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How much sleep does a baby need?

4 mins to read Jul 6, 2024

Why is sleep important for my baby?1

Sleep plays a vital role in nurturing your baby's growth and development. It contributes to enhancing and shaping various aspects of their well-being, including:

  • Attention span
  • Mood regulation
  • Language acquisition
  • Learning abilities
  • Motor skills development

How do baby sleep patterns differ from adult sleep patterns?1

  • Every individual experiences a sleep cycle where different stages of sleep occur. While adults typically have sleep cycles lasting around 90 minutes, babies' sleep cycles are shorter, approximately 40 minutes. Consequently, babies tend to wake up more frequently.
  • There are two main types of sleep:
    • Rapid eye movement (REM) sleep, also known as 'active' or 'light' sleep
    • Non-REM sleep, also referred to as 'deep' or 'quiet' sleep
  • Adults and adolescents generally have more non-REM sleep, characterized by stillness and deep breathing.
  • In contrast, babies naturally spend more time in REM sleep, which is essential for:
    • Brain development
    • Memory formation
  • During REM sleep, babies may exhibit shallow breathing, limb twitching, eye fluttering, and making noises. They are more easily aroused from REM sleep.

As babies grow, they transition to having less REM sleep and more deep sleep.

How baby sleep changes from 2 to 12 months2

As babies age from 2 to 12 months, their sleep patterns undergo several changes:

  • Daytime sleep decreases.
  • Wake periods between naps extend.
  • Nighttime sleep durations increase, with fewer awakenings.
  • Overall, babies require less total sleep.

How much sleep does your baby need?3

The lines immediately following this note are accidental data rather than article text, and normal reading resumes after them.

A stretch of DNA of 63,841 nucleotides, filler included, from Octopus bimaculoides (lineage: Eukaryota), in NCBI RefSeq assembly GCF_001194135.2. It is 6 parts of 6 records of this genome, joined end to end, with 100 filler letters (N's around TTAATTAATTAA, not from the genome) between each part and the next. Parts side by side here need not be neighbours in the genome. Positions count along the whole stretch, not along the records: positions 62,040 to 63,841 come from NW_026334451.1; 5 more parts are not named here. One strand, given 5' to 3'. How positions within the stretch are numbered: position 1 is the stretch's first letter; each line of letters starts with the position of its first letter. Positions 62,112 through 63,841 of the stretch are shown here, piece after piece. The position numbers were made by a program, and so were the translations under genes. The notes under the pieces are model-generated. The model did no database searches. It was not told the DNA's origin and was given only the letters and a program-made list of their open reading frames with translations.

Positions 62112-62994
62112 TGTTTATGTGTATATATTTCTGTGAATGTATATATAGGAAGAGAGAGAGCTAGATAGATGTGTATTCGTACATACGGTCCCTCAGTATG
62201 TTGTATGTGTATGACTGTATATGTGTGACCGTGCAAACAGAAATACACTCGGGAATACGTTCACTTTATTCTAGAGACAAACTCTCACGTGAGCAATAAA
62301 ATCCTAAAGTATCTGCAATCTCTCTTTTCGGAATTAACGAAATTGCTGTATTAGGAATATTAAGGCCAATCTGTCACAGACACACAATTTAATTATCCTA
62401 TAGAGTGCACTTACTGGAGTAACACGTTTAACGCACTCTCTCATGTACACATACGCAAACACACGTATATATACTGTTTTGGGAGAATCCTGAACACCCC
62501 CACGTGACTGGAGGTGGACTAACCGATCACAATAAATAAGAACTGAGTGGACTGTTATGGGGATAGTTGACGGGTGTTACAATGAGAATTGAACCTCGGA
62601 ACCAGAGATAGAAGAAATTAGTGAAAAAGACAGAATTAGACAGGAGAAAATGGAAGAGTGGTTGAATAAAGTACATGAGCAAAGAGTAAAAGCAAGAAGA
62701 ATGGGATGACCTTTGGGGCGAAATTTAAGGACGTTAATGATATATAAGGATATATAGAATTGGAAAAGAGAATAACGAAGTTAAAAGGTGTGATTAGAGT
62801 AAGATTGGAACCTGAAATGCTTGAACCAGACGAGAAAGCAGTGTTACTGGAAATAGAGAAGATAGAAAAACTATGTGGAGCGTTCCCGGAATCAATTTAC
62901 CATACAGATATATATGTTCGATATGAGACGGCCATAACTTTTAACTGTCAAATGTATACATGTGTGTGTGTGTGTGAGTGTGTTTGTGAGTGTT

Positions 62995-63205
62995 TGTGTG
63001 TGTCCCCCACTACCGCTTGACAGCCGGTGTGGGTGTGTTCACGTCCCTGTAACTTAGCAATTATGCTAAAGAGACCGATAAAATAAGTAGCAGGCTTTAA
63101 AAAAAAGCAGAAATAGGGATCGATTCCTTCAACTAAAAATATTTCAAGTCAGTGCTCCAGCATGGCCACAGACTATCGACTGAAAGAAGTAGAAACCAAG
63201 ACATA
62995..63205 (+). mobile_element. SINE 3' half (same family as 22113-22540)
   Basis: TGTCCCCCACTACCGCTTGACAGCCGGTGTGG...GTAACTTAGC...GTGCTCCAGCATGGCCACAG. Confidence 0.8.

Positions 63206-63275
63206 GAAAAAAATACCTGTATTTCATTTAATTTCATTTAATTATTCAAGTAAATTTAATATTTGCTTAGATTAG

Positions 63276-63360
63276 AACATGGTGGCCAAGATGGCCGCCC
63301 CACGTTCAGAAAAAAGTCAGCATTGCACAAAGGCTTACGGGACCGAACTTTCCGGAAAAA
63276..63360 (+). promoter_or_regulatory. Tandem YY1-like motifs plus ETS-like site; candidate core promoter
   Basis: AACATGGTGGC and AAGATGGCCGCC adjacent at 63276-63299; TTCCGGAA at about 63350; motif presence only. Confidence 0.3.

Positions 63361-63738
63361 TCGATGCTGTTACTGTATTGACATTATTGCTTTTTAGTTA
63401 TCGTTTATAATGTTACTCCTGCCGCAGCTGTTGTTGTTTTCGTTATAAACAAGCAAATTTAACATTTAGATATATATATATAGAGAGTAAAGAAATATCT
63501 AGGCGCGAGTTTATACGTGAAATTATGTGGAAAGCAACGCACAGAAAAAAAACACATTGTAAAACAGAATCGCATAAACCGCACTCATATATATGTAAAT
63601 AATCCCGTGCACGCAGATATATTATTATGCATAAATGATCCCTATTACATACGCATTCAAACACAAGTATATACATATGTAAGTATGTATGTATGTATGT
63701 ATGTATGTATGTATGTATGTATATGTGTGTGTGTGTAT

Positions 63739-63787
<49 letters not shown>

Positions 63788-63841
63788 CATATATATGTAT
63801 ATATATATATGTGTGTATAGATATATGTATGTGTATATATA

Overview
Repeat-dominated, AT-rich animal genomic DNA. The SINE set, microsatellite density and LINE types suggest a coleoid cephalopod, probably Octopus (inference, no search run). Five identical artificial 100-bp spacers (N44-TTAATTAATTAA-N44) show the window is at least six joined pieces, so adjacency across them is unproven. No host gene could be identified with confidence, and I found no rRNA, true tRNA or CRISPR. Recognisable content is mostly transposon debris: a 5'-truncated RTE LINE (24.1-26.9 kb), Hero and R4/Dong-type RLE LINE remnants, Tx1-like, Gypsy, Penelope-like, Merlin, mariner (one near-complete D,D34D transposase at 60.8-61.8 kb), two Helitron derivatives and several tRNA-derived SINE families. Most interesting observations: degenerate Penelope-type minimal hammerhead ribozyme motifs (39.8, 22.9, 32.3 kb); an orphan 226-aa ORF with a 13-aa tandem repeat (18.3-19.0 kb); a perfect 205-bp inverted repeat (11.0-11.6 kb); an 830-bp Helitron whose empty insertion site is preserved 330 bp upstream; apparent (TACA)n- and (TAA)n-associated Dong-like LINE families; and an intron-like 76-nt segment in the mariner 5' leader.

Just like adults, babies, and kids don't all sleep the same amount. Some need more, some need less. Here's a breakdown of how much sleep they usually need in a day, including naps:

  • Newborns: Babies just born snooze a lot—most of the time. They can sleep anywhere from 8 to 18 hours a day. They'll wake up at night to eat, and sometimes if they're too hot or cold.
  • 3 to 6 Months Old: As babies get older, they need less nighttime feeding and can sleep longer stretches. Some might sleep for 8 hours or more at night by 4 months, sleeping longer at night than during the day.
  • 6 to 12 Months Old: By this age, some babies can sleep for up to 12 hours straight at night, and they might not need those nighttime feeds anymore. But teething or hunger can still wake them up.
  • 12 Months and Beyond: After their first birthday, babies generally sleep around 12 to 15 hours in total.
  • 2-Year-Olds: Toddlers at this age usually sleep about 11 to 12 hours at night, plus they might take 1 or 2 naps during the day.
  • 3 to 4-Year-Olds: Most kids between 3- and 4 years old need around 12 hours of sleep, but it can be anywhere from 8 to 14 hours. Some might still need a daytime nap.

Handling disturbed nights3

  • When babies are brand new, they tend to wake up a lot during the night for the first few months. This can make nights tough to handle.
  • If you have someone else helping you, like a partner, don't hesitate to ask for their support. If you're using formula, suggest that your partner share the feeding responsibilities. If you're breastfeeding, see if your partner can handle the early morning diaper changes so you can catch some extra sleep.
  • Once you've settled into a routine with breastfeeding, your partner might be able to give you a bottle of expressed breast milk during the night now and then. If you're on your own, consider reaching out to a friend or family member who could stay over for a bit to help you catch up on sleep.

Dealing with baby sleep pattern changes3

  • Babies tend to change their sleep patterns as they grow. Just when you think you've got it all figured out and everyone's getting some rest, the next night might bring more frequent wake-ups.
  • Stay flexible with your routines as your baby grows and moves through different phases. Keep in mind that growth spurts, teething, and sickness can all disrupt your baby's sleep.

If your baby is having trouble sleeping, or if you need more guidance on establishing a routine, don't hesitate to reach out to your health visitor for advice.


  1. Baby sleep patterns by age. Pregnancy, Birth and Baby -the Australian Government. Last reviewed: May 2023. Available at: Last access at: 24.03.2024.
  2. Suitable for 2-12 months: Baby sleep: 2-12 months. Last updated or reviewed 31-03-2021. Available at: Last access at: 24.03.2024.
  3. Helping your baby to sleep. NHS Page last reviewed: 8 December 2021. Available at: Last access at: 24.03.2024.